Several weeks ago I began noticing, for want of a better term, a bit of pressure in my forehead, no pain, just a kind of pressure. I also noticed that along with the pressure came fleeting bouts of a kind of dizziness. If I turned my head quickly, it was like the scene before me kept moving a split second or so after my head stopped. I found that not just a little disconcerting.
These bouts have persisted and become somewhat more pronounced over the past few weeks. The pressure comes and goes, but often lasting a couple of hours or more, usually early in the day. These bouts make me tired, and all I want to do is lie down. Needless to say, this has been really disturbing. I kept my own council about this as the family - my wife, Jo and both of our kids - have enough problems to deal with without worrying about the old man.
About ten days ago I finally got in to see my doctor at the VA, and I apprised her of what had been happening. I'll take this moment to give kudos to both the VA and my primary care doctor out there, Dr. Rashida Shah. Dr. Shah didn't hem and haw, didn't hesitate. My visit with her was on a Friday. I had an MRI done the following Tuesday morning. Not bad.
I hadn't heard anything for a couple of days after the MRI, so I called the VA last Thursday and was first told that they didn't have the results. (The MRI had been outsourced.) However, within an hour, Dr. Shah called me back with the news that the MRI results indicated a "spot" on my frontal lobe. Not the news I was hoping to hear. The written report did say that it was not definitive and could in fact be an anomaly. Maybe I belched at the wrong moment, or, uh, something.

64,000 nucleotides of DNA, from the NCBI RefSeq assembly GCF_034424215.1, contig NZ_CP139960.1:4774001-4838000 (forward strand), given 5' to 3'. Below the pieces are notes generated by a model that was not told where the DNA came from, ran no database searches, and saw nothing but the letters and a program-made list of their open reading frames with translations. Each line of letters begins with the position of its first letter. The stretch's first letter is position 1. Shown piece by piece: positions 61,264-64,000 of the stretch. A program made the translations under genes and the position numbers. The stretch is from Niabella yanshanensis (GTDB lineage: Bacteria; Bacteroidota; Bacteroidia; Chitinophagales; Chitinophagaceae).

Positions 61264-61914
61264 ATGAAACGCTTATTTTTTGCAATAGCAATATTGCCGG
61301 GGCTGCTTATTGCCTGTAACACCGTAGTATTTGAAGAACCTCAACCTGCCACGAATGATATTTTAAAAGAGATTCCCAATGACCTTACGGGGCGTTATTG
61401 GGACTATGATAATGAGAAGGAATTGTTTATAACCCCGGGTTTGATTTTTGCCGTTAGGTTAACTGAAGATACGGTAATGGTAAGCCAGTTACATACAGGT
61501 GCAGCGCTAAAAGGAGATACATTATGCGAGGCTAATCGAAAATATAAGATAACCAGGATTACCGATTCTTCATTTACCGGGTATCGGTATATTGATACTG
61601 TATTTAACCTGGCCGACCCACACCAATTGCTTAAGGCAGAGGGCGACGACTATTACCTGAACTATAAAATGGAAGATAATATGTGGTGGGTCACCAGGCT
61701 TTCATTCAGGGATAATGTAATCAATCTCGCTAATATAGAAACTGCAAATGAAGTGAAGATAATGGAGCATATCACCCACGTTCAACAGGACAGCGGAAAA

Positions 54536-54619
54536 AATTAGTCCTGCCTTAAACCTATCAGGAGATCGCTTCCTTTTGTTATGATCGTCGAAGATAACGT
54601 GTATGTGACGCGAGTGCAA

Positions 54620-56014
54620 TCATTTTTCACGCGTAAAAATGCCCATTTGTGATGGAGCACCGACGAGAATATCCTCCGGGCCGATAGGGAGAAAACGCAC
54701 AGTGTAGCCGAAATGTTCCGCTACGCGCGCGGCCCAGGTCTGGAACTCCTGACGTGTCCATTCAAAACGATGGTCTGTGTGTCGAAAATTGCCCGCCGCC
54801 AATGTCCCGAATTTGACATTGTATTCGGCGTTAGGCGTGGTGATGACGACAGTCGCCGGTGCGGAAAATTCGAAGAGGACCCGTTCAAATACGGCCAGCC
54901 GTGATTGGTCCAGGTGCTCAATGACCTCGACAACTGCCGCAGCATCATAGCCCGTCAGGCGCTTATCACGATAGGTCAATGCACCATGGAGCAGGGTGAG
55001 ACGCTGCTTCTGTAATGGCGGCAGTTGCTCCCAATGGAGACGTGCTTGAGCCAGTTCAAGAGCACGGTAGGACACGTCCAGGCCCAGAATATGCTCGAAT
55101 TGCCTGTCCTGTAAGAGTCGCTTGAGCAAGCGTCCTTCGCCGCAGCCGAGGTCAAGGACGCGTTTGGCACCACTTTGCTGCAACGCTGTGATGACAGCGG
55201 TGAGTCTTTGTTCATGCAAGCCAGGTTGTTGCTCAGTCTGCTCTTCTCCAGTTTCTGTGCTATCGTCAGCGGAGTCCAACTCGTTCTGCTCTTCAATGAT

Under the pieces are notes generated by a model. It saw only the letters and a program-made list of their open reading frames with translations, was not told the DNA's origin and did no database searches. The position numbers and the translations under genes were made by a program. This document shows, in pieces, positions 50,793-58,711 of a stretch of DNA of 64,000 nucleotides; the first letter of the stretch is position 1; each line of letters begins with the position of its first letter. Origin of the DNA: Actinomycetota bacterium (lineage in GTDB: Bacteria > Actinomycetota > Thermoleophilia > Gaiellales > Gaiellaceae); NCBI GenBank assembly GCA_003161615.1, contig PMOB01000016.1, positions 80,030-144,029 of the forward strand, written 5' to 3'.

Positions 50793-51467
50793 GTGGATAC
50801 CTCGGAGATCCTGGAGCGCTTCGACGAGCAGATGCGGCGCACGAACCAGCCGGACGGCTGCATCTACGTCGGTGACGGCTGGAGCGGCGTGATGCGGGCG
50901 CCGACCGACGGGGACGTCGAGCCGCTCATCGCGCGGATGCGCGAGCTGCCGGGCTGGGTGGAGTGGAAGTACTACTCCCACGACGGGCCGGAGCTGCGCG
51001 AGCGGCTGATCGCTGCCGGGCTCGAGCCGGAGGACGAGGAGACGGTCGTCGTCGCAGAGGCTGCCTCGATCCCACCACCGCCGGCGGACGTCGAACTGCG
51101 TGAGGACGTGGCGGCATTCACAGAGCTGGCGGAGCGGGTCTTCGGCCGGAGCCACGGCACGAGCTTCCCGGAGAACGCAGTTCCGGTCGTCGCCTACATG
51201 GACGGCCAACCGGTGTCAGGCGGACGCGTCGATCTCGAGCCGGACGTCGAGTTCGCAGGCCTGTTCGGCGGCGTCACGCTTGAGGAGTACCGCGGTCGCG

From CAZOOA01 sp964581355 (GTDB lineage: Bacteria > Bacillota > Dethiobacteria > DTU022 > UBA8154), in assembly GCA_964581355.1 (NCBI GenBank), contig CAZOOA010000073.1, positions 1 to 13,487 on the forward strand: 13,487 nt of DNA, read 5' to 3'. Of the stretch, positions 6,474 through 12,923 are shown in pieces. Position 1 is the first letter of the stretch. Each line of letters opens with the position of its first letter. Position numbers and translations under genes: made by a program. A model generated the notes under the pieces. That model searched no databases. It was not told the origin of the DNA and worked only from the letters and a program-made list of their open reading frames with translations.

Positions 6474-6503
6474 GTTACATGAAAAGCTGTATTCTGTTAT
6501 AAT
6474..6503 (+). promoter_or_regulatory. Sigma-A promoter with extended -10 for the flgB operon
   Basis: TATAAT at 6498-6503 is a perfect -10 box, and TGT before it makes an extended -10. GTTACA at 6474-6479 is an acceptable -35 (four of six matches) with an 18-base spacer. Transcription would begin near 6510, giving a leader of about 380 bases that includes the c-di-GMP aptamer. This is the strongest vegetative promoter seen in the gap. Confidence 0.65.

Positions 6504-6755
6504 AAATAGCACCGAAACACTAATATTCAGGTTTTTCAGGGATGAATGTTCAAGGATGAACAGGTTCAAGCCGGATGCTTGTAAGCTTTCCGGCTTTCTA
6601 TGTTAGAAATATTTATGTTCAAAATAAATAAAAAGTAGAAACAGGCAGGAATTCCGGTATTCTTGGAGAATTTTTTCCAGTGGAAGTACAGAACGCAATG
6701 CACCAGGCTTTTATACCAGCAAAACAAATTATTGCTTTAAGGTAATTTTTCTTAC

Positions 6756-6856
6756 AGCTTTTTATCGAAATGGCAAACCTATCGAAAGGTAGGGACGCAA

Nevertheless, Dr. Shah ordered yet another MRI, only this time using "contrast." Friday afternoon I was back getting my head examined magnetically once again. Last week-end was one of the longer ones I have ever spent. I didn't actually get the results until yesterday (Tuesday) afternoon when, again, I called the VA. I got the same song and dance that the results were not back yet, but again, Dr. Shah called me soon after, and in her words "you have absolutely nothing going on in your head."
Well, that's been suggested to me on many occasions - more than I would like to admit - but this was one time that I was glad to hear it. There are no masses, no lesions, no aneurysms, no "spots." The first reading was apparently a hiccup. Woohoo! Relief was just a phone call away. Of course, that still leaves me with this pressure, the dizziness, and the tiredness. What now?
Dr. Shah thinks that it might be a sinus problem. She has prescribed some kind of steriod nasal spray. She has also ordered an appointment for me with an opthalmologist to see if it could be something with my eyes. I hope to figure out what the hell is going on soon.
As the title of this piece suggests, I have been feeling quite mortal over the past few weeks. Brain thingys are not to be sneezed at; just ask the surviving Kennedys. My wife, Jo's oldest cousin succumbed to a brain tumor in about 6 months from diagnosis. She was in her mid 40s. So, too, did a fellow about my age who lived down the street from us a couple of years ago.
Of course, when I had been set up with the first MRI, I told Jo all about it. As of this writing, all my kids know is that I haven't been feeling well, and I'd been to the doctor. I know I'm not out of the woods yet. I suppose that the MRIs could have missed something. But, at least the reported results made feel less like I have one foot in the grave. I had about convinced myself that I did.